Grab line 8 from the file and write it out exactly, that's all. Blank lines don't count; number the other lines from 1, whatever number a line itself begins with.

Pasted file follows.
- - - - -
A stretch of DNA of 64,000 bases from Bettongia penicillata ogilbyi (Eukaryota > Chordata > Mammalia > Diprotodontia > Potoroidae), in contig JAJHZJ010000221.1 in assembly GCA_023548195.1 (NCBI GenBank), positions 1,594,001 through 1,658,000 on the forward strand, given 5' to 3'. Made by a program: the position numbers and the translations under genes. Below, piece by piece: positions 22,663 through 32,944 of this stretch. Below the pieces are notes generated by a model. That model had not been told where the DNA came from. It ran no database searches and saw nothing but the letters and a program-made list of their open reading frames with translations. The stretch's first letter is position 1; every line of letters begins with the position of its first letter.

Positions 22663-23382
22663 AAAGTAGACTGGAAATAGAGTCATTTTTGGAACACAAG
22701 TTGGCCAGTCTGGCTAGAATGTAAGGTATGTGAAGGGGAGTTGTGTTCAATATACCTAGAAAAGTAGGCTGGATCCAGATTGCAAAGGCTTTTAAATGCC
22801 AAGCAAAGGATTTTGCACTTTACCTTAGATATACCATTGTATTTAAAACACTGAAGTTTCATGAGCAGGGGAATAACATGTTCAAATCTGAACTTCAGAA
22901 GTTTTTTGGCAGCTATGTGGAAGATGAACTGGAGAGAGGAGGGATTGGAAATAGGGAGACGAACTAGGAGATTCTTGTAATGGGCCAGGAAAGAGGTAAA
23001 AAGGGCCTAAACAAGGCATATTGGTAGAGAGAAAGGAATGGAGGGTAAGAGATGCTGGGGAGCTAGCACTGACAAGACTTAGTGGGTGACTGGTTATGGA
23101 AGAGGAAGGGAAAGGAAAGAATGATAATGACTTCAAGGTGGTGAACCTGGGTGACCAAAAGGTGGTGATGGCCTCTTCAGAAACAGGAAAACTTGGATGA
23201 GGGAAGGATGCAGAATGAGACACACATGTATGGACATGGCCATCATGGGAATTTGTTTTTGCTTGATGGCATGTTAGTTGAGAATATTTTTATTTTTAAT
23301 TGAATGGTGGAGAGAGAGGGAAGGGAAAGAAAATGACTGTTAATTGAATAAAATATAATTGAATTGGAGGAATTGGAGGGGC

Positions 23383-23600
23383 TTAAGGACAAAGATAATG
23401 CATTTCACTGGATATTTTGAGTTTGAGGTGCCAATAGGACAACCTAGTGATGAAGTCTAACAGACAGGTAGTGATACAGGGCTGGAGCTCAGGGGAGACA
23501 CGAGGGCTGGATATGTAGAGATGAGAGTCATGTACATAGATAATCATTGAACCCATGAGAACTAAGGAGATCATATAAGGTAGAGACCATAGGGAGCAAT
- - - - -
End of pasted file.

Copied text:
23101 AGAGGAAGGGAAAGGAAAGAATGATAATGACTTCAAGGTGGTGAACCTGGGTGACCAAAAGGTGGTGATGGCCTCTTCAGAAACAGGAAAACTTGGATGA